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United States Foreign Policy Israel

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March 19, 1990 | JUDITH MICHAELSON, TIMES STAFF WRITER
Among California Jewish leaders, there may be as many opinions about the current political crisis in Israel as there are political parties in that country's Parliament, the Knesset. "I can't imagine anyone being happy" about the fall of the Israeli government, said liberal Peace-Now activist Stanley Sheinbaum. "Because if ever Israel should be in a situation to deal rationally with the problems it's facing, this kind of political turbulence precludes getting to the resolution of its problems."
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NEWS
May 28, 1998 | REBECCA TROUNSON, TIMES STAFF WRITER
Ending a four-day visit that often angered Palestinians with its unstinting support for Israel and its policies, a delegation led by House Speaker Newt Gingrich (R-Ga.) met with Palestinian Authority President Yasser Arafat on Wednesday for a talk that both sides described as positive.
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NEWS
March 6, 1990 | JAMES GERSTENZANG and DOYLE McMANUS, TIMES STAFF WRITERS
President Bush, seeking to repair a growing rift between the United States and Israel over the continued settlement of Israeli-occupied Arab territories, publicly renewed his support Monday for a united Jerusalem and for the right of Jews to live there.
NEWS
May 27, 1998 | NORMAN KEMPSTER, TIMES STAFF WRITER
Igniting a controversy at home, House Speaker Newt Gingrich told the Israeli parliament Tuesday that Congress supports Prime Minister Benjamin Netanyahu's reasons for rejecting a U.S. plan to break a 14-month stalemate in the Israeli-Palestinian peace negotiations. Although Gingrich's remarks to the Knesset were tamer than some of his comments on the subject in Washington of late, the speech trampled on the tradition that U.S.
NEWS
December 22, 1996 | TYLER MARSHALL and NORMAN KEMPSTER, TIMES STAFF WRITERS
Personally and politically, President Clinton may have more riding on the search for a lasting Middle East peace than on any other foreign policy issue.
NEWS
February 9, 1994 | NORMAN KEMPSTER, TIMES STAFF WRITER
Backing away from some of the provocative assertions he made during his career as a journalist, Strobe Talbott expressed unreserved support for Israel on Tuesday and said that the United States should never use foreign aid to pressure friendly democracies into changing course.
NEWS
December 7, 1990 | DANIEL WILLIAMS, TIMES STAFF WRITER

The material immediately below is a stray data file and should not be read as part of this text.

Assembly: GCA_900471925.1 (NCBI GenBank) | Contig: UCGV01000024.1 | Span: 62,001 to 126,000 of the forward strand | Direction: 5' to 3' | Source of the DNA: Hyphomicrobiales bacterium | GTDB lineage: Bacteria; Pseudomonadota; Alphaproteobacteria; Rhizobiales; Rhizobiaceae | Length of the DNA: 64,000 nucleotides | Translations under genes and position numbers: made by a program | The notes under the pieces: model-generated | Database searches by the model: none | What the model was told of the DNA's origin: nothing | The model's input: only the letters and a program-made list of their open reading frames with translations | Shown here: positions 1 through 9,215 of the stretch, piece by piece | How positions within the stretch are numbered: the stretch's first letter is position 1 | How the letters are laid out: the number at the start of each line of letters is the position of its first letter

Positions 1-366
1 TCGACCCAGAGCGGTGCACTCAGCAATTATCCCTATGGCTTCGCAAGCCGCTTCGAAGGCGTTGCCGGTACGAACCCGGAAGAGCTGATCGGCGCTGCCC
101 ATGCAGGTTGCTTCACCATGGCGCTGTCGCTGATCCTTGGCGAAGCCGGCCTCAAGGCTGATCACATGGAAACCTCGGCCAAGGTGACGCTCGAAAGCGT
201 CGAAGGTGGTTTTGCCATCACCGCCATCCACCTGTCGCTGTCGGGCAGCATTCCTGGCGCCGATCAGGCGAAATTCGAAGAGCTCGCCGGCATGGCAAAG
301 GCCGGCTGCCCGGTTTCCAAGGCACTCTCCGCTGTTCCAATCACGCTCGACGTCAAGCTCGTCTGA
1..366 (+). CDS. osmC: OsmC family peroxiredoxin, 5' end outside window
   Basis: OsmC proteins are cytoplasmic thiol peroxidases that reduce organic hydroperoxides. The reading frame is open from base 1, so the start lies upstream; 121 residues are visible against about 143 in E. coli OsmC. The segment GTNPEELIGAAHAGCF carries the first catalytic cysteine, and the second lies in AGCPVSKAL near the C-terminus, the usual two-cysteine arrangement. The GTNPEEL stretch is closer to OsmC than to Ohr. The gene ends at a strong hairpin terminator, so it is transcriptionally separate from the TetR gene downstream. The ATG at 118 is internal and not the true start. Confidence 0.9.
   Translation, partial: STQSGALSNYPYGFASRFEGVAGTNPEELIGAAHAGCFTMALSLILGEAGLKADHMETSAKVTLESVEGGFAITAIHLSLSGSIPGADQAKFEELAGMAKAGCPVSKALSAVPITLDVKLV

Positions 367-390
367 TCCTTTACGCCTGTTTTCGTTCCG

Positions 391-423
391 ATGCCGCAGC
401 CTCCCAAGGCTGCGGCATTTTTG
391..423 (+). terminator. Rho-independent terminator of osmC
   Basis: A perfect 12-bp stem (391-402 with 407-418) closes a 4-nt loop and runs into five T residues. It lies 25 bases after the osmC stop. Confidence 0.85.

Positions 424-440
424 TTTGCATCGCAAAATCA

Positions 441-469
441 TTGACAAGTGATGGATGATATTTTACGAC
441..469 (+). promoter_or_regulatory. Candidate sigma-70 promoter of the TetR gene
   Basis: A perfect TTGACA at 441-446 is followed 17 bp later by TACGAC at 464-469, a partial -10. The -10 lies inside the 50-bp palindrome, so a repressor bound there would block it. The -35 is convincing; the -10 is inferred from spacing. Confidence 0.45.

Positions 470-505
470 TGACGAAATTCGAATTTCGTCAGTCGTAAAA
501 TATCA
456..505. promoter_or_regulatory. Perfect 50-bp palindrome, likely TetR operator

Reports that the United States might back a U.N. call to hold an international conference on the Israeli-Palestinian dispute sent shivers through the government of Prime Minister Yitzhak Shamir on Thursday, just as he began a trip to London and Washington for his first visits since the Persian Gulf crisis broke out. The Bush Administration strongly denied that it supports holding such a conference now.
NEWS
March 18, 1991 | NORMAN KEMPSTER, TIMES STAFF WRITER
Secretary of State James A. Baker III, acknowledging the deep reservoir of mutual distrust facing his new Arab-Israeli peace initiative, said Sunday that both sides must move simultaneously to adopt "confidence-building measures" because neither side can be expected to make the first concession. "Nobody should have to go first," Baker said.
NEWS
October 13, 1991 | DOYLE McMANUS, TIMES STAFF WRITER
Secretary of State James A. Baker III enjoys a well-deserved reputation as a formidable negotiator. This week, he's putting that reputation on the line. For seven months, Baker has been shuttling between Washington and the Middle East, trying to cajole Arab and Israeli leaders into peace talks to end their 43-year state of war.
NEWS
October 14, 1991 | NORMAN KEMPSTER, TIMES STAFF WRITER
Seemingly confident but increasingly reticent, Secretary of State James A. Baker III arrived in the Middle East on Sunday to try to soothe Arab and Israeli anxiety over conditions for a peace conference. During Baker's 12-hour flight from Washington to Cairo, the State Department announced that he will confer Friday with Soviet Foreign Minister Boris D. Pankin. There's nothing unusual about that: Baker has met 12 times this year with Pankin or his predecessor, Alexander A. Bessmertnykh.